“Is anyone not crying?”
Arizona’s Gigi Stoll probably didn’t know the Golf Channel microphone had caught her raw reaction as she searched for someone to hug on the 18th green late Wednesday afternoon. Moments earlier, teammate Haley Moore had rolled in a five-footer for birdie on the par-5 home hole to clinch an NCAA team title for the Wildcats, an outcome that seemed highly unlikely just 48 hours earlier. When the ball disappeared into the cup, pandemonium ensued as the folks from Tucson could finally exhale.
Gigi, to answer your question, no, there wasn’t a dry eye to be found at Karsten Creek Golf Club as the NCAA Women’s Championship came to a thrilling, tense, gut-wrenching conclusion. Not among the fans of the Wildcats, or their vanquished foe, Alabama. A long afternoon—the climax of a long 2017-’18 season—had come down to one final match between Moore and the Crimson Tide’s Lakareber Abe, the squad’s lone senior, when the day’s first four matches were split 2-2.
In the end, one side shed tears of joy, the other tears of anguish.
You say you don’t like match play deciding the NCAA title? Apparently then you don’t like to see drama at its highest, pressure turned up to 11, or collegians rising to the challenge and learning they had something in them they might not have known was there. For the third time in the four years since the women’s championship added match play to determine the team winner, extra holes were needed to settle the score. How great is that?
Give credit to Moore, a junior from Escondido, Calif. Playing in the fifth and final game, she saw what was happening in the matches ahead of her, how Arizona freshman Yu-Sang Hou had upset Alabama first-team All-American Lauren Stephenson in the lead match, and sophomore Sandra Nordass had earned the Arizona’s second point with a 1-up win over Angelica Moresco.
Moore knew the outcome of the national championship was coming down to her match with Abe, and she stepped up even when she looked like she was struggling. Moore had a 2-up lead through nine holes, but watched Abe wins three straight to pull ahead, only to win the 13th hole to square the match.
Give credit to Abe, too. When she made a mess of the par-4 17th hole, hitting her approach shot into gnarly grass right of the green that eventually had her stop counting strokes after 7, she knew she needed to win the 18th in regulation to keep Alabama’s title chances alive. And she came up clutch, hitting an amazing 3-wood second shot to the par-5 18th hole that trickled on to the green and resulted in a two-putt birdie from 12 feet that forced the sudden-death playoff.
Back on the 18th hole, both players tried to reach the green in two, Moore missing short left and Abe leaving her ball in the right greenside bunker. Abe nearly holed out for eagle, but left herself a ticklish six-footer for birdie as Moore chipped her ball to just inside Abe’s mark. Abe didn’t hit her putt firm enough. Moore did, and it was all over but the crying.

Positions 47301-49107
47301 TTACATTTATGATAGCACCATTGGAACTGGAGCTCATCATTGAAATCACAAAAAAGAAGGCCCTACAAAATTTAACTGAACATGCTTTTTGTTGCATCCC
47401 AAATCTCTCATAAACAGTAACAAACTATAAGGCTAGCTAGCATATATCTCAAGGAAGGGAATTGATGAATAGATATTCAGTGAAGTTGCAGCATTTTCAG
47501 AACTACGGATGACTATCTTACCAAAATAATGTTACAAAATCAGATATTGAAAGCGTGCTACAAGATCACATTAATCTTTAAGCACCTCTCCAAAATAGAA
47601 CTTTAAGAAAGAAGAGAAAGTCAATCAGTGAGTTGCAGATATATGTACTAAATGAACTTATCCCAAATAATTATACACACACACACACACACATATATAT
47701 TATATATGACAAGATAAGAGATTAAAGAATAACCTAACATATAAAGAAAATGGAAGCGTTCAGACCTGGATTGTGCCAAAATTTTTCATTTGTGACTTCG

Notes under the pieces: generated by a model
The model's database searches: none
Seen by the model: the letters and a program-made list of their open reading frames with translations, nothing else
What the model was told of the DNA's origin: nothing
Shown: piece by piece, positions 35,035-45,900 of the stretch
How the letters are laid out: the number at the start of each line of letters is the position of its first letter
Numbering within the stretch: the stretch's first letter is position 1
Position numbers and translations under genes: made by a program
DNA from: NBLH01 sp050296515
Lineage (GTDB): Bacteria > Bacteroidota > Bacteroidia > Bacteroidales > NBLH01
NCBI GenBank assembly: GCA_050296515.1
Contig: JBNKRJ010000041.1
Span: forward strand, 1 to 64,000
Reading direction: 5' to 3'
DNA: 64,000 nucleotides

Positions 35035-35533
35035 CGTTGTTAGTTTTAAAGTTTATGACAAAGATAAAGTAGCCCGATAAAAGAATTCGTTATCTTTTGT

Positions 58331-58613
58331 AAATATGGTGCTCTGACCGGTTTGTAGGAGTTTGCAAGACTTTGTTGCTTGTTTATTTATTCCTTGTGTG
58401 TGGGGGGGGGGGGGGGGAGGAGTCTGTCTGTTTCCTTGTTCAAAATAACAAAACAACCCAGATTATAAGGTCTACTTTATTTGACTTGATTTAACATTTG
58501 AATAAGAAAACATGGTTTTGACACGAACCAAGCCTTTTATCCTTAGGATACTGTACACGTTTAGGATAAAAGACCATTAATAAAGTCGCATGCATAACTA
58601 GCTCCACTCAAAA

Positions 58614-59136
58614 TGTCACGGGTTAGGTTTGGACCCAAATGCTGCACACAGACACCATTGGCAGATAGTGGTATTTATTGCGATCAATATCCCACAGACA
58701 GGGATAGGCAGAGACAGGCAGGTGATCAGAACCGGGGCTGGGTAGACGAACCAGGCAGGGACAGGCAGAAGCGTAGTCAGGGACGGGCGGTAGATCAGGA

“It means so much,” Moore said afterward. “It’s actually like a dream. I never would have thought winning a national championship would be like this.”
Amid the celebration, Arizona women’s coach Laura Ianello did what Wildcats do. She beared down with one long, strong hug for Moore, and then looked her player in the eye saying: “That’s why I put you in that spot.”
Arizona had once been a perennial power, winning NCAA titles in 1996 and 2000, a team that Ianello played on. But as parity hit women’s college golf, the school in Tucson saw its spot among the elite become more rickety.
It didn’t look like this would be the year Ianello, in her eighth season as head coach, would get the program back to the top, at least not in the fall when they wrapped up play outside the top 35. From bad to worse, on Christmas Day, Ianello got word from one of her starters, Krystal Quihuis, saying she was turning pro and wouldn’t be back for the spring.
But in came Hou, and up stepped junior Bianca Pagdanganan, a transfer from Gonzaga, and quickly Arizona’s fortunes turned brighter, with two wins and no finish worse than fourth in seven spring starts.
Ultimately, when you think of Arizona’s 2018 title run, you’ll think of the putt Moore made in the playoff, clinching her own perfect 3-0 record in match play on the week. But you’ll also think of another putt made on that 18th hole. On Monday, with Arizona sliding fast down the leader board in the final round of stroke-play qualifying after starting the day in third place, Pagdanganan had a 30-footer for eagle that turned out to be a must-make if the Wildcats were to grab the eighth seed in match play. And then this happened:
With that the Wildcats went overtime with Baylor, and earned that final spot after two extra holes. And then they knocked off Pac-12 rivals UCLA and Stanford in the quarterfinals and semifinals. Underdogs? Yes. Cinderellas? Not really.
Of course if the slipper fits …
As for the Crimson Tide, the pain will linger for a while. They were the No. 1 ranked team in the country entering nationals and tied with UCLA for the lowest score during the 72 holes of stroke play. They had three first-team All-Americans in Stephenson, Kristen Gillman and Cheyenne Knight. They were positioned to add a second NCAA title to the one the team earned in 2012. And damn if they didn’t nearly pull it off.
“I’m really proud of our girls,” said Alabama women’s coach Mic Potter. “They played great all week. You just have to know in match play anything can happen.”
You bet anything can happen. And anything did.